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Friday, 24 October 2014

Pineapple filled cookies and silver spoons

Thanks to wonderful family and friends I seemed to have started a spoon collection! Colleen brought this very pretty, detailed one back from England during the year.

 

 
My friend Sal gave me this lovely one many years ago.
 
 
And Les recently bought this sifter sugar spoon online, Anne.

Betty Crocker’s Cooky Carnival from the famous Betty Crocker’s Picture Cook Book, 1957 USA
 
 
Mix thoroughly . . . ½ cup soft shortening; 1 cup sugar; 2 eggs.
Stir in . . . 2 tblspn thick cream; 1 tsp vanilla
Sift together and stir in . . . 2 ½ cups sifted GOLD MEDAL flour; ¼ tsp soda; ½ tsp salt
Chill dough. Roll very thin (2mm). Cut dough with scalloped round cookie cutter or with heart, diamond, or 6.5cm cutter of any desired shape, cutting 2 alike for each filled cooky. To give a decorative effect, cut the center out of the top cooky with a tiny heart, star, or scalloped round shape. Place the bottom pieces on lightly greased baking sheet. Spread desired filling on each . . . spreading up to the edge. Cover with top pieces, Press edges together.
Amount: 4 doz. 6.5cm cookies.
Pineapple Filling:
Mix in saucepan . . . 1 cup sugar; ¼ cup GOLD MEDAL flour
Stir in . . . 1 ½ cups well drained crushed pineapple; ¼ cup lemon juice; 3 tblspn butter; ¼ tsp nutmeg; ¾ cup pineapple juice
Cook slowly, stirring constantly, until thickened ( 5 to 10 min.) Cool.
Amount: Filling for 4 doz. cookies
 
 

Monday, 20 October 2014

Curried Pineapple Fish

Tropical Summer Cookbook, Over 100 easy to prepare summertime recipes, Golden Circle


Curried Pineapple Fish
Ingredients:
15g butter; 1 T olive oil; 8 shallots, sliced; 1 clove garlic, crushed; 1 teaspoon chopped chilli; 1 Tab garam masala; 1 Tsp ground cumin; ½ tsp ground coriander; 300 ml sour cream; 750g boneless fish fillets, cubed; Juice of 1 lime or lemon; 450g can Golden Circle pineapple pieces; ½ cup slivered almonds, toasted; Salt and pepper; Extra toasted almonds

Method:
•Heat butter and oil, sauté shallots, chilli and garlic for 1 minute.  Add spices, sauté further 1 minute.
•Blend in sour cream, bring to boil, simmer 3 minutes.
•Stir in fish and lemon juice.  Cook, stirring, 3 minutes.  Add pineapple, almonds and seasonings.  Simmer 1 minute.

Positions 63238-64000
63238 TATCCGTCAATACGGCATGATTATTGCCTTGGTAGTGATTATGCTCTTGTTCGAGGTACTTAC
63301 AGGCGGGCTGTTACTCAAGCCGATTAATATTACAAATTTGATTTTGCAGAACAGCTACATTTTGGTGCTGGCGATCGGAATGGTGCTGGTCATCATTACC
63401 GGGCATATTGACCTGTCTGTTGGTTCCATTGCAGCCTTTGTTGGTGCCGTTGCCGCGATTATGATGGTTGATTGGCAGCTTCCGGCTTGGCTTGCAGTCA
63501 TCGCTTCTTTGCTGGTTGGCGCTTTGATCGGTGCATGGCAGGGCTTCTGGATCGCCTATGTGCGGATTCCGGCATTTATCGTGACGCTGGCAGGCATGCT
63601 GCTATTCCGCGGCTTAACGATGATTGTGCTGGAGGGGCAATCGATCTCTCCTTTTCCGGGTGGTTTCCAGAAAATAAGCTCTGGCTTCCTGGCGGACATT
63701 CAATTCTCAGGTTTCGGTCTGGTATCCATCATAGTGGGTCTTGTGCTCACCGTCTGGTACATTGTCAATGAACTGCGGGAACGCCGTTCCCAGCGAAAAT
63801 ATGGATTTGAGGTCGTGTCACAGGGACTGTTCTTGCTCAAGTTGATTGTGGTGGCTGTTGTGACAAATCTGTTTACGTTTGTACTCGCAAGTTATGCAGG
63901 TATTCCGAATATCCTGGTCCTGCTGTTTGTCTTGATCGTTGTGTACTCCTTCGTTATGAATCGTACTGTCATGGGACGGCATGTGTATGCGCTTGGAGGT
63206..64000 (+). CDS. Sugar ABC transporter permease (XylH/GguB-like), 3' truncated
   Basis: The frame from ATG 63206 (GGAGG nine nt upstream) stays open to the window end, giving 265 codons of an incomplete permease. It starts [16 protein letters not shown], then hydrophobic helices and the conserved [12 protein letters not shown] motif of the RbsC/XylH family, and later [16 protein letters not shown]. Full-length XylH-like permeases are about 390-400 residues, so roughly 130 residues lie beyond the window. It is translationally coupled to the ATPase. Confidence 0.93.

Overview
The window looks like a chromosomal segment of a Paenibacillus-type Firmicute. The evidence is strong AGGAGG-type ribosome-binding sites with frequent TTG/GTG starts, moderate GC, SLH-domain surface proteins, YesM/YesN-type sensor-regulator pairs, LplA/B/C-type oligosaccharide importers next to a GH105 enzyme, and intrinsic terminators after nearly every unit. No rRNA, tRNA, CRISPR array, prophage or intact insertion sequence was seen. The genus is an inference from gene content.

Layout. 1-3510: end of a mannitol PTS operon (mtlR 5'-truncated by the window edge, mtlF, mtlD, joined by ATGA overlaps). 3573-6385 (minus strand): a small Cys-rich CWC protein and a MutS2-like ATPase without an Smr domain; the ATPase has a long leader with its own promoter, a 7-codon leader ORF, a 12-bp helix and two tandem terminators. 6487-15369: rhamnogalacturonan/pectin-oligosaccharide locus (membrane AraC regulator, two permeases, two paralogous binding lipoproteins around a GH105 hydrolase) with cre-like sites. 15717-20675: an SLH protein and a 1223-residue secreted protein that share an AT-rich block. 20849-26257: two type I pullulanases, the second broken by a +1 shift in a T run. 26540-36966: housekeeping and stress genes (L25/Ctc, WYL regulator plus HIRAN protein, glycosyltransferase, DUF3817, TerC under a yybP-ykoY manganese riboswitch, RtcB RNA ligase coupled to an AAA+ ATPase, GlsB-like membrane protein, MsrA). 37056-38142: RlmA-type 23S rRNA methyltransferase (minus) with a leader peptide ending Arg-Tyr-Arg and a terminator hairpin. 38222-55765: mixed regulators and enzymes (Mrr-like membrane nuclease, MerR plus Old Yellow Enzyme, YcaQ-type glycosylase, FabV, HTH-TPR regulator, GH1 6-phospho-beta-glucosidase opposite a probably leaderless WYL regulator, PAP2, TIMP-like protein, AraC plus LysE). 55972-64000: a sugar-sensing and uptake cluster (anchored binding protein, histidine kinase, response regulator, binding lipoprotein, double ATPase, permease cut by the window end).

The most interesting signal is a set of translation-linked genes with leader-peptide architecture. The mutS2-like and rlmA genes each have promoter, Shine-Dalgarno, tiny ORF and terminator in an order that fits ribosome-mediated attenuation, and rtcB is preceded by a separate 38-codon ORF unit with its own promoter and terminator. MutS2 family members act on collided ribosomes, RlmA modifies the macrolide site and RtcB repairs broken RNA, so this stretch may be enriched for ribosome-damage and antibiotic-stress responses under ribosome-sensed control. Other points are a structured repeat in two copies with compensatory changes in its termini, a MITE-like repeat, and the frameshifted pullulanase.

•Sprinkle with extra toasted almonds
•Serve with steamed rice and poppadums.

Ann’s variations:
•Use skinless salmon fillets
•Substitute Philadelphia cooking cream for sour cream
•Substitute pine nuts for almonds
•Garnish with extra sliced green onion leaves

Tuesday, 14 October 2014

Pineapple Dessert Cake

Although Mum is adamant that trees shouldn't be planted in straight lines she always comments when we drive past John Tucker Park in Paterson NSW that it looks inviting. Time for a pineapple picnic!

 
Best of the (Butter-White Wings) Bake-Off Recipes, selected and compiled by Trevor Wilson 1969 Sydney
 
 
 
Pineapple Dessert Cake

100g butter; ¾ cup castor sugar; 2 eggs; few drops lemon essence; 2 cups self-raising flour; 1 tsp mixed spice; pinch salt; ¼ cup milk; ¼ cup pineapple juice drained from 425g can crushed pineapple

Topping: ½ cup shredded coconut; ½ cup brown sugar; 1 cup drained crushed pineapple; ¼ cup melted butter; 10 glacé cherries; 50g blanched almonds; 300ml cream, whipped

Cream butter and sugar until light and fluffy. Add eggs one at a time, beating well between each addition. Add lemo30cmX18cmn essence. Sift flour, salt and spice and fold into mixture alternately with milk and pineapple juice. Put in a buttered lamington tin and bake 30 to 35 minutes in moderate oven. Cool slightly before removing from tin.

Topping: Combine coconut, brown sugar, drained pineapple and 1 ½ tblspn melted butter. Spread over cake. Arrange cherries and almonds on top and brush with remaining melted butter. Set griller to medium heat and grill approximately 10cm from heat until top is bubbling and almonds toasted. Serve hot with whipped cream or cold decorated with piped cream around edge.